Key to compromise is listening with an open mind

Published 12:00 am Monday, November 14, 2005

If you're reading this newspaper, you care about what is going on in Ironton and Lawrence County.

Why else would you invest your time reading a newspaper about this community?

See, in two brief paragraphs, we've already found something in common. If you and I were sitting at a table talking with one another, that could be the jumping off point for a world of discussions.

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This week, residents of the city of Ironton will get to begin a similar discussion about one of the most important decisions facing the city in years - rebuilding our city's educational infrastructure.

Much has been said and written about the options facing the Ironton City Schools. On one side, people are ardent believers that the best option is just to tear down all the existing school buildings and build new ones in their place.

Across the alley, another group believes firmly that the historic Ironton High School building should be saved, in whole or in part.

Both sides have much more in common than they have differences.

Like many issues that become politicized, the personalities involved seem to bubble to the top. Lots of arrows have been thrown at Ironton Superintendent Dean Nance.

Most, if not all, have been unfairly personal. And, while part of his role as a public figure dictates he'll get a few things thrown his way from time to time, the issue facing the city is far greater than Mr. Nance.

The ramifications of the city's actions on the school issue will be felt for generations to come.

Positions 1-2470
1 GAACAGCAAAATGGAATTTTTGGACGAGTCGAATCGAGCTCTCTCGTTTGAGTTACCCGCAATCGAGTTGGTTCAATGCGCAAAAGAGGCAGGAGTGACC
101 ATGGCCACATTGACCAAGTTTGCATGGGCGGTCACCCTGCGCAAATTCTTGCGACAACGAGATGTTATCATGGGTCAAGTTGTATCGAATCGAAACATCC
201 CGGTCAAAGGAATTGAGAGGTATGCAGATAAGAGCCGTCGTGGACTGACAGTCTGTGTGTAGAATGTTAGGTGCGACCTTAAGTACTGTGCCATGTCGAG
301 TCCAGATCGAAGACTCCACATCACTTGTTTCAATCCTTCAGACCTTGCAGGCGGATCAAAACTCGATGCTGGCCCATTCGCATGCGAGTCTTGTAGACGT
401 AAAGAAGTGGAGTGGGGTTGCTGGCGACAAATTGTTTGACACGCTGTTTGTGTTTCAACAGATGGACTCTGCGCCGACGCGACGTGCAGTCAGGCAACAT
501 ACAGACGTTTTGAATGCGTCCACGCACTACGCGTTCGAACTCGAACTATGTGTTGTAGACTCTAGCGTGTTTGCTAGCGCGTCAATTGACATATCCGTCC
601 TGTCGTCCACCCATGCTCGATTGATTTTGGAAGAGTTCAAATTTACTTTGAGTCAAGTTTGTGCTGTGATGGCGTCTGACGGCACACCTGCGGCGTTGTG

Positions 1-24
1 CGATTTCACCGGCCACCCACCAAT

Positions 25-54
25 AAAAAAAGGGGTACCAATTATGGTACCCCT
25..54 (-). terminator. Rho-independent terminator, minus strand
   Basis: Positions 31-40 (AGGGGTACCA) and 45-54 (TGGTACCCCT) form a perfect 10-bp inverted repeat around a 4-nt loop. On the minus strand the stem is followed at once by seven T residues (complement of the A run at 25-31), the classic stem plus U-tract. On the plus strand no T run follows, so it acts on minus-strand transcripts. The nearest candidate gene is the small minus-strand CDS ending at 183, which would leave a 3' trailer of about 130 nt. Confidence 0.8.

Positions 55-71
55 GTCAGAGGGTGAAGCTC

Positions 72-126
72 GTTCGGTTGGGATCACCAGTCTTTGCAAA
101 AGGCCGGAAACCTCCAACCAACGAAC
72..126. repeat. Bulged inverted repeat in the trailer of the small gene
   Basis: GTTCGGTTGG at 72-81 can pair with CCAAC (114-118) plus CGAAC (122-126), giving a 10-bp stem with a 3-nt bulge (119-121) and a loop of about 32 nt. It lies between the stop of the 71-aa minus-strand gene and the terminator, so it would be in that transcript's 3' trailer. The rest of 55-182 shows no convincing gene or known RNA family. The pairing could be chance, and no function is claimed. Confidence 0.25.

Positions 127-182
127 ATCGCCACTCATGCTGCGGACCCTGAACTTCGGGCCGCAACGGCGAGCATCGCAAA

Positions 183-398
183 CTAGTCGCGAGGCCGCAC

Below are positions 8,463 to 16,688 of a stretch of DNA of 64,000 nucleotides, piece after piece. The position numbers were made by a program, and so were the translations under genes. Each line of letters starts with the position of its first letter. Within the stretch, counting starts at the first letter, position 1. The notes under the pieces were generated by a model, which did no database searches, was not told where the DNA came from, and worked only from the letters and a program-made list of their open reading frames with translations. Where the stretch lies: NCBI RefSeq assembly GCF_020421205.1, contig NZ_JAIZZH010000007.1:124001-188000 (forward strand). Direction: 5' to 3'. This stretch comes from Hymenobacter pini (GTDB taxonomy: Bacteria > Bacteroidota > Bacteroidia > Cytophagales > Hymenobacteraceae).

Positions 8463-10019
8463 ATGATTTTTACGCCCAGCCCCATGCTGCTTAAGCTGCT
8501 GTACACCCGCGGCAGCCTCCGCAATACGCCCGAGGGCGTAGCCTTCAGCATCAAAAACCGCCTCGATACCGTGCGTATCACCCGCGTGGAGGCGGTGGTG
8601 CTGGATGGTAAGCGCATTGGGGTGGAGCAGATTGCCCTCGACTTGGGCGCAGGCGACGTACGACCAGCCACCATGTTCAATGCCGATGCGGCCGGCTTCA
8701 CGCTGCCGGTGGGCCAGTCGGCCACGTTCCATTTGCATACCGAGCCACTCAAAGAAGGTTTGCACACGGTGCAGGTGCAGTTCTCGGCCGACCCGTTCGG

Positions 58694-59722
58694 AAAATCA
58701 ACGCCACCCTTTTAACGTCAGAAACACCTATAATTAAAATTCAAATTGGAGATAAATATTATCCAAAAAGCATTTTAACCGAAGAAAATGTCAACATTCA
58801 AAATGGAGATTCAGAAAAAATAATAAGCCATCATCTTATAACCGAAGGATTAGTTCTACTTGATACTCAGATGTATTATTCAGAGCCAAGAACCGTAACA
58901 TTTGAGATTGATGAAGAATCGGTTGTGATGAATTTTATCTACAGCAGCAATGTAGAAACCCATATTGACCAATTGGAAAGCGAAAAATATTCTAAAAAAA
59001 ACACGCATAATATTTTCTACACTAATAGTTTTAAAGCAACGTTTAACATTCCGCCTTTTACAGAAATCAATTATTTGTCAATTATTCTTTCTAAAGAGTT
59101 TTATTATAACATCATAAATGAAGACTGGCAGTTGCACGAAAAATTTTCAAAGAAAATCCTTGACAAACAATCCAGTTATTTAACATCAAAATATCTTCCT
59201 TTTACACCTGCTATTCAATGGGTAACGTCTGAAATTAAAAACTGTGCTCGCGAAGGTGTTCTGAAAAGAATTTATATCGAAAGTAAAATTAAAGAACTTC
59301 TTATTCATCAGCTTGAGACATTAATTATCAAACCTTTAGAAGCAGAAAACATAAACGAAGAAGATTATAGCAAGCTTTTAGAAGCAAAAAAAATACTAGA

On the flip side of the debate, the opposition, led by local attorneys Mark McCown and Phillip Heald, has raised the ire of many.

The pair and their supporters have been accused of wanting to stall progress or that they don't care about the students of Ironton.

Just as I don't believe Mr. Nance is deserving of such unabashed criticism, neither are the people who want to save the high school building.

Next week the Ironton School Board will meet to hear feedback from the community on what direction to go. Anyone who may have a lingering question or comment about the direction the schools need to go in should attend.

Just remember that a key part in any compromise is for both sides to listen, truly listen, to what others are saying. Then it's up to both sides to seek a middle ground on which to meet.

We already know that some middle ground exists - if we didn't care about the future, we wouldn't have voted last Tuesday - now we just have to work together to locate more areas of agreement.

Kevin Cooper is publisher of The Ironton Tribune. He can be reached at (740) 532-1441, ext. 12 or by e-mail to